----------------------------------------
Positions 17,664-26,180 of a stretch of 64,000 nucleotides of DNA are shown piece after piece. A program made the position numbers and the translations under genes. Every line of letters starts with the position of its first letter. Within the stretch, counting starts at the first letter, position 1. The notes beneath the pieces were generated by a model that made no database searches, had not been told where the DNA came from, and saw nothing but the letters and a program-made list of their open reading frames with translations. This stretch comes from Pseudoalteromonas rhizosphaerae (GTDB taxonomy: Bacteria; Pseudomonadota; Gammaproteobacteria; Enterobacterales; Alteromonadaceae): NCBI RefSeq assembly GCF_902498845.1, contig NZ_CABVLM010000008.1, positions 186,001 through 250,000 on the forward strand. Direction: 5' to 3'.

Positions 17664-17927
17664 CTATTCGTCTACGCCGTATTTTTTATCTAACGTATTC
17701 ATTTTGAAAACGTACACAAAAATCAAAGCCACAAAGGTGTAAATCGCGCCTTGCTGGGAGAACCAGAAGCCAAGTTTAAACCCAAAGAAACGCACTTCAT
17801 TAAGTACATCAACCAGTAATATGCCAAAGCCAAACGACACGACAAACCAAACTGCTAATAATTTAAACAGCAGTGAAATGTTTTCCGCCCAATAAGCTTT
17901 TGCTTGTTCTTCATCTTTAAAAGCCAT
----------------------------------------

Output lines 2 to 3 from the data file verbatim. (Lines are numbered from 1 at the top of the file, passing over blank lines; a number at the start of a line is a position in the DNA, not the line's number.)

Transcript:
Positions 17664-17927
17664 CTATTCGTCTACGCCGTATTTTTTATCTAACGTATTC